GANGNEUNG, South Korea - Who needs the NHL?
We're good with Jocelyne Lamoureux-Davidson pulling off the sickest of moves -- her shoulders dipping to and fro, her blades cutting this way and that, her magic wand of a stick guiding the puck past a helpless Canadian goalie who had been reduced to a pretzel.
We're good with Maddie Rooney making one last stop -- squeezing shut the tantalizing gap in her pads as the shooter swerved in front of the net, swatting away a puck that lingered perilously in the crease, throwing up her arms and disappearing into a dog pile of blue-clad teammates near the blue line.
Certainly, this was the only gold medal hockey game that matters at these Winter Olympics.
When it was done -- three thrilling periods of regulation, another free-wheeling 20 minutes of overtime, a shootout that went six tension-filled rounds -- the Americans littered the ice the sticks, gloves and helmets, whooping it up in a raucous, fitting celebration of their 3-2 triumph over the heartbroken Canadians .
Some will surely say this was a victory for women's hockey.
That would be selling it short.
This was a victory for all of hockey.
"They played great. We played great," Canadian forward Marie-Philip Poulin said, her voice barely above a whisper. "It just shows how much women's hockey is growing. We want to keep going, keep getting better."
When the NHL decided to sit out the Pyeongchang Games, its stars were replaced in the men's bracket by minor-leaguers, European professionals and only a smattering of recognizable names.
But the Olympics got the undisputed best of the women's game, monopolized by two North American powerhouses that are the bitterest of rivals and the only real challenge to each other.
The U.S. claimed the first Olympic title, before Canada ripped off four in succession. The two countries have divvied up every women's world championship since that tournament began in 1990, leaving the rest of the world to scramble for the crumbs. The asymmetrical balance of power must change if the sport is to really grow, but there was no question about the quality of play on Thursday.
The Americans jumped ahead in the first period. The Canadians claimed the lead with two goals in the second. That set up a crucial sequence with just under 7 minutes left in the third.
Canada's Laura Stacy swooped in all alone on Rooney, looking to put a capper on another gold medal with a shot into the top left corner. But the 20-year-old goaltender nicked the puck with her blocker, just enough to send it wide of the bar and careening around the boards. Kelly Pannek picked it off in front of the American bench and spotted teammate Monique Lamoureux-Morando -- Jocelyn's twin -- breaking free behind the Canadian defense.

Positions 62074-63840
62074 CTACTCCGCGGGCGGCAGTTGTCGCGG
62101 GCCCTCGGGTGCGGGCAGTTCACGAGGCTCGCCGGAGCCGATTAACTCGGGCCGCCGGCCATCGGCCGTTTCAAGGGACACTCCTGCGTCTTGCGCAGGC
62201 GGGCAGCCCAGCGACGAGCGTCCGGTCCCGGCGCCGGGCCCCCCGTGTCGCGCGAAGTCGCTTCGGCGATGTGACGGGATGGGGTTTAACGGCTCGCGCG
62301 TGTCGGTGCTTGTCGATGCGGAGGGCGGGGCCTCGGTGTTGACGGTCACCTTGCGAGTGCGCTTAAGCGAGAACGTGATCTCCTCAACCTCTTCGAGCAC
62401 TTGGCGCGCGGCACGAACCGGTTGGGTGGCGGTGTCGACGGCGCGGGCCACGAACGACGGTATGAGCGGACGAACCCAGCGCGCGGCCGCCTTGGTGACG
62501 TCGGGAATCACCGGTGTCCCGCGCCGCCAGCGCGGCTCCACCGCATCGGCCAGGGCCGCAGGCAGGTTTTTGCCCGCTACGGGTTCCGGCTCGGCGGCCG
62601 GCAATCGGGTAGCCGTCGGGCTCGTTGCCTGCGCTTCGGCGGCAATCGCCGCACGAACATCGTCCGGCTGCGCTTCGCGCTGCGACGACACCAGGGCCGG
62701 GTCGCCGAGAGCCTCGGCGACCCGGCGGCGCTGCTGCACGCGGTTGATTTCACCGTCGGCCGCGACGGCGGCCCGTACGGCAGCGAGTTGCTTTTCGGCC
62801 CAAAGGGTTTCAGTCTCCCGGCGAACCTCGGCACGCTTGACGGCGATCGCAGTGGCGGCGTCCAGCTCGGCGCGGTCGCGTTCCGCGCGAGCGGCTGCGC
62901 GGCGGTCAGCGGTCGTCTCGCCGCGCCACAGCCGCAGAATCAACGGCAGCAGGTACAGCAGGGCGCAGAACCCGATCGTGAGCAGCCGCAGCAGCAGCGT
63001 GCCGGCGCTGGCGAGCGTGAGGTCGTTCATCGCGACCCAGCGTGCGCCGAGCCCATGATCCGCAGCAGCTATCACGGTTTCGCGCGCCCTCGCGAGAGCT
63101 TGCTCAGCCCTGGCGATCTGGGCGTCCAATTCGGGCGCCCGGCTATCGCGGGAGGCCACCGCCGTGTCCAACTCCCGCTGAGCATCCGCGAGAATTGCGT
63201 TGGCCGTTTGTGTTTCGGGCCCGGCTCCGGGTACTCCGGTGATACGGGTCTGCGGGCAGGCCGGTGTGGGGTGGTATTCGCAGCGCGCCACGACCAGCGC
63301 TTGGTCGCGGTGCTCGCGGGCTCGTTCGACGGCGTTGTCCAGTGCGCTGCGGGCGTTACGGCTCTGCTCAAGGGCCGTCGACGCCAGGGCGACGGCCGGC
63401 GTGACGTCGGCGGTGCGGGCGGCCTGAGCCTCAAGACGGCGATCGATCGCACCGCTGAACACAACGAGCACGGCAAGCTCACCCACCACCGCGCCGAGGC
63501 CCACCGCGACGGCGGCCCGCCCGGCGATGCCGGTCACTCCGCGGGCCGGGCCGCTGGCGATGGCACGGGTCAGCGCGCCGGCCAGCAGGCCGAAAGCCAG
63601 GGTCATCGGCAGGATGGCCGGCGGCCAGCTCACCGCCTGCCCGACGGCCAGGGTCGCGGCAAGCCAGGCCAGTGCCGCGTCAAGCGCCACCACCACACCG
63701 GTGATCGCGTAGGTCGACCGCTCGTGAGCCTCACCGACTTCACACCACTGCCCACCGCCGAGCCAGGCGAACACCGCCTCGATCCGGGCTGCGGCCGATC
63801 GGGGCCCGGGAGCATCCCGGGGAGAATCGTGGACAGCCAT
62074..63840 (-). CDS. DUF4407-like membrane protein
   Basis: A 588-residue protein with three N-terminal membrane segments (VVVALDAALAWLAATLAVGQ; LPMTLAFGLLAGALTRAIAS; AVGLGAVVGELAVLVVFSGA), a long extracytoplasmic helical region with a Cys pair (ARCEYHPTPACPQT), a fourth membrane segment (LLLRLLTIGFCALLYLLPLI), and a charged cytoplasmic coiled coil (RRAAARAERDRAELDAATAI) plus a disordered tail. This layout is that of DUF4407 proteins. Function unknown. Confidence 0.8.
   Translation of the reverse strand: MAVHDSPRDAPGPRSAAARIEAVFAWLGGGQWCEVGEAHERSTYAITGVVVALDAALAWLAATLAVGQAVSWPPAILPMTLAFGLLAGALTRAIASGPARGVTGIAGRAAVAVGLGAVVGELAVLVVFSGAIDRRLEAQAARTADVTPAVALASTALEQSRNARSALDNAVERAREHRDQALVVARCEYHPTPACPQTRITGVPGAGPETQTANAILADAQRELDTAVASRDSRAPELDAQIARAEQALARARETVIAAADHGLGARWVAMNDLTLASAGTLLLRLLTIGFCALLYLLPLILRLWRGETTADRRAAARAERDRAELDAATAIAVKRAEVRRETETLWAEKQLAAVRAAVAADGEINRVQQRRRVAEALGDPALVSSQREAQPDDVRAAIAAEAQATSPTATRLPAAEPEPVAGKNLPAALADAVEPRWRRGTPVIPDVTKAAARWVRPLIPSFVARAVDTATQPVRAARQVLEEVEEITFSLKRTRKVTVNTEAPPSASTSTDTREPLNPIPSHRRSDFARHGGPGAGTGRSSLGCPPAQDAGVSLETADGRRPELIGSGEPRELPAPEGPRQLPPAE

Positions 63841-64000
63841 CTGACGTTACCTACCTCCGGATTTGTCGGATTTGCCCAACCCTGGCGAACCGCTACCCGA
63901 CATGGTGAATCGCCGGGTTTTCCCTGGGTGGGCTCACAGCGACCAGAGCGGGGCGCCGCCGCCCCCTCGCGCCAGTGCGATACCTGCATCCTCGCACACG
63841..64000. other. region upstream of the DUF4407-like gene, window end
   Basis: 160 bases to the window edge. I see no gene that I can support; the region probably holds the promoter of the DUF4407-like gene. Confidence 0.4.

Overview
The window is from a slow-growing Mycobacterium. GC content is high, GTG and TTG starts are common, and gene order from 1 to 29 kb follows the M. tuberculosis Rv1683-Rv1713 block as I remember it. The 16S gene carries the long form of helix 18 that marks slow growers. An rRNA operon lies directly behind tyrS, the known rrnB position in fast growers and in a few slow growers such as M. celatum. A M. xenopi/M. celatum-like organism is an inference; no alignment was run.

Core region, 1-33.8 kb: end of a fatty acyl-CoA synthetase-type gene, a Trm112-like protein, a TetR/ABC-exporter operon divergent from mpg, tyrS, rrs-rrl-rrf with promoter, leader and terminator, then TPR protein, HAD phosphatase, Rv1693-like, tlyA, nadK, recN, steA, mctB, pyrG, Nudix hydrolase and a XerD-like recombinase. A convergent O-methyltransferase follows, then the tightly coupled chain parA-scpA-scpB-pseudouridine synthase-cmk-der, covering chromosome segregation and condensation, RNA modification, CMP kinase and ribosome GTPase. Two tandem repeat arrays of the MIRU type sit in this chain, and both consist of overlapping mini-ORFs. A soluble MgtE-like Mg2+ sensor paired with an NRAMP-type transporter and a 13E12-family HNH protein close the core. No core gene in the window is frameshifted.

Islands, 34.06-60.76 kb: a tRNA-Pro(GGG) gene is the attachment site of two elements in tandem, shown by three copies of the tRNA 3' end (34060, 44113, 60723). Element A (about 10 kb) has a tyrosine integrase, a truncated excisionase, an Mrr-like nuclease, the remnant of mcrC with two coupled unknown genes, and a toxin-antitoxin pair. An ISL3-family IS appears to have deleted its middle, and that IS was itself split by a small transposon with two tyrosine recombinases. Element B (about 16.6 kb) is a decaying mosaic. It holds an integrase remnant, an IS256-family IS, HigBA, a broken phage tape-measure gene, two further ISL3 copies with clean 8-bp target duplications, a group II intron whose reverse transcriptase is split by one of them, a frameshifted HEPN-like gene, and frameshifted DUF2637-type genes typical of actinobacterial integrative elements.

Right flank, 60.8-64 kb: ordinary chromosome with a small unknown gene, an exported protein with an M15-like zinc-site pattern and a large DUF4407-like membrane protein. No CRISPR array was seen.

The pass was right on the mark. Lamoureux-Morando glided in on the breakaway, holding the puck as long as she could before lifting a shot over the glove of Canadian goalie Shannon Szabados.
It stayed 2-2 through the rest of regulation, setting up a 4-on-4 overtime period. Even with one less skater per side and all that open ice, neither team was able to break through with the winning goal. The gold medal would be decided with a shootout, which is generally a less-than-satisfying way of settling such an important matter .
This was the exception.
First, Gigi Marvin pulled off a brilliant recovery to put the Americans ahead. Beginning to fall and the puck slipping away, she somehow managed to flick it past Szabados before crashing into the side of the net.
Then it was Melodie Daoust giving Canada the upper hand with a stunner of a move. She looped through the right faceoff circle, darted down in front of Rooney to drag her across the crease, before reaching back to bury a one-handed swing of a shot.
Rooney and Szabados had their moments, too, making three saves apiece to send the shootout to sudden death.
Lamoureux-Davidson went for the Americans. As she bore down on Szabados, the toying began.
A fake to the right. A deke to the left. Finally, back to the right again -- the sort of ankle-breaking tactic one might expect from Steph Curry. Szabados desperately flailed her body in front of the net, even losing hold of her stick, but she didn't have a chance.
Canada sent out Meghan Agosta, who had beaten Rooney earlier in the shootout with a shot to an upper corner -- top shelf, they call it -- but the young American foiled a repeat by venturing far out of the crease. Agosta sliced to her left and thought she spotted enough of an opening in the pads to slip one through the five-hole. Rooney knew what was coming, sealing off the gap with both her stick and pads.
She didn't totally stop the puck, but got enough of it to leave it about a foot short of the goal line. Rooney knocked it away just in case. The celebration was on.
"It shows how tight our teams are," U.S. forward Hannah Brandt said. "Obviously, it's tough for it to come down to a shootout like that. But just a great game. I hope everyone had a good time watching it."
Not needed here.
Paul Newberry is a sports columnist for The Associated Press. Write to him at firstname.lastname@example.org or at www.twitter.com/pnewberry1963 . His work can be found at https://apnews.com/search/paul%20newberry
For more AP Olympic coverage: https://www.wintergames.ap.org